Under Section 16(1) of the Mysore Sales Tax Act the Deputy Commissioner has referred to this Court at the instance of the assesses the following questions for decision :
1. Whether the sale of the value of Rs. 5,76,73,424-7-5 during the three Quarters ending December 50 was not complete as per explanation 2 Clause (1) Sub-clause (a) of Section 2 of the Mysore Sales Tax Act which was in force in 1950-51 and which reads as follows 'Notwithstanding anything to the contrary in the Sale of Goods Act 1939 the sale or purchase of any goods shall be deemed for the purpose of this Act to have taken place in Mysore, wherever the contract of sale might have been made (a) if the goods were actually in Mysore at me time when the contract of sale or purchase in respect thereof was made' and hence whether such sales being complete in Mysore do not attract Mysore Sales Tax..
2. Whether the petitioner is not liable to Sales Tax on the said quantity of tobacco and cigarettes of the total value of Rs. 5,76,10,424-7-5 which were sold and exported outside the state of Mysore for the purposes of consumption outside the State under Clause (2) of Article 286 of the Constitution of India under the Sales Tax Continuance Order of the President issued in October, 1950 stating inter alia that the tax on the sale or purchase of goods which was being lawfully levied by the Government of any state immediately before the commencement of the Constitution of India shall until 31-3-51 continue to be levied notwithstanding that the imposition of such tax is contrary to the provisions of Clause (2) of Article 286 of the Constitution as such sales take place in the course of Inter State trade or commerce as contemplated in Clause (2) of the said article. The assessee is a company having its registered office in the Isle of Man and carrying on business of manufacturing cigarettes and other tobacco goods in Bangalore and other places in India. Part of the goods manufactured in Bangalore is sold and consumed within this State and part of these is sold and exported and consumed outside the State.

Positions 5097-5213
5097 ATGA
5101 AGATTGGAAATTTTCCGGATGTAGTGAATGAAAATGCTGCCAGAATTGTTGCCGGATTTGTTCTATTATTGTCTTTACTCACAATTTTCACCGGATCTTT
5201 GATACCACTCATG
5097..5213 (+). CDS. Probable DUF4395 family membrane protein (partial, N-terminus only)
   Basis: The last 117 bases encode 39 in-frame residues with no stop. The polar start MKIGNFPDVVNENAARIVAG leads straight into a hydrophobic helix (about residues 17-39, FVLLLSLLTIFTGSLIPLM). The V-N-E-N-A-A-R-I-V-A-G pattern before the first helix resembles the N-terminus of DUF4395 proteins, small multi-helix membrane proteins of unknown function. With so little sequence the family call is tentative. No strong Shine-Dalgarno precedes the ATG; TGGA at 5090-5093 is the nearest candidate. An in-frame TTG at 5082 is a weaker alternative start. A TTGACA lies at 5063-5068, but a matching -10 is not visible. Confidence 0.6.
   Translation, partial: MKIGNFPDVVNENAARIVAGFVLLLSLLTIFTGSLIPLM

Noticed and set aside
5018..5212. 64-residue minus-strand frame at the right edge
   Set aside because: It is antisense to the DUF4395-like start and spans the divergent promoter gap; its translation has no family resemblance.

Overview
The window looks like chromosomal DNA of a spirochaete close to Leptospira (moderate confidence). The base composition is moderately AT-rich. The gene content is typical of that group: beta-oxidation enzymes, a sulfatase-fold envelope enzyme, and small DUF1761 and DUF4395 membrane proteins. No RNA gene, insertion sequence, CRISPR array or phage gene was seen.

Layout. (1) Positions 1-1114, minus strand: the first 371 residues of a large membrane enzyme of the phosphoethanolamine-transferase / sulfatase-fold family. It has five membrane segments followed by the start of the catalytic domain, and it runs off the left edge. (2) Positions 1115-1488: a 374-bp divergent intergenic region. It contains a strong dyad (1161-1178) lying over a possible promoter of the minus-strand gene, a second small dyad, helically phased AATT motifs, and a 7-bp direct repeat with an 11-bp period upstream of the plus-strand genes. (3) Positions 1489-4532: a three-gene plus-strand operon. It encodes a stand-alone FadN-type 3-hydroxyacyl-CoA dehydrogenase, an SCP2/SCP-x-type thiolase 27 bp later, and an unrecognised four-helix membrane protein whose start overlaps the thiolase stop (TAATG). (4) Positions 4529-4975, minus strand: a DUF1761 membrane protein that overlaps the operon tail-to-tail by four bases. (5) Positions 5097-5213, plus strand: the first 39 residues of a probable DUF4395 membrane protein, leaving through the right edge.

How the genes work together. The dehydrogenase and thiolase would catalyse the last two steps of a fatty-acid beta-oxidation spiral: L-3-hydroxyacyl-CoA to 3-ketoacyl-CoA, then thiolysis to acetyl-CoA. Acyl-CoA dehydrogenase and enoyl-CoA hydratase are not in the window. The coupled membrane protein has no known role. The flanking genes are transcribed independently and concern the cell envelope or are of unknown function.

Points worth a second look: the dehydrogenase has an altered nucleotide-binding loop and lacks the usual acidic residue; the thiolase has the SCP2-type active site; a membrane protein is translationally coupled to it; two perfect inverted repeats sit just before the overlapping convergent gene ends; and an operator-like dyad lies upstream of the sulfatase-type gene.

(2) There is an agreement dated 9-8-1943 regarding goods manufactured for export and for consumption outside the State between the asses-see and the Imperial Tobacco Company of India, Ltd., Calcutta. Clause 7 of the agreement states:
''The Manufacturing Company shall consign all cigarettes and tobacco manufactured pursuant to orders placed by the Brand-owning Company that is the Calcutta Company) (packed ready for the trade) in accordance with the directions of the Brand-owning Company.
The property in such cigarettes and tobacco shall pass from the Manufacturing Company to the Brand Owning Company when such cigarettes and tobacco are delivered to the carrier at the Manufacturing Company's factory for despatch to the Brand Owing Company or to such other person as the Brand Owning company may direct, etc.
Clause 10 is:
The Manufacturing Company shall invoice all goods manufactured for the Brand-owning Company to the Brand Owning company or as the Brand Owning Company may direct and the amount of each such invoice shall be taken up to the credit Of the Manufacturing Company in the books of the Brand Owning Company in Calcutta.
3. Relying on the accounts of the assessee for the transactions during the three quarters ending on 30th of June, of September and of December 1950, tax was levied on the value of goods sold in Mysore as well as of those sold to outsiders. There Is dispute only about the liability for payment of the tax with respect to sales outside Mysore. The Taxing Officers have disallowed the claim for exempting this from assessment.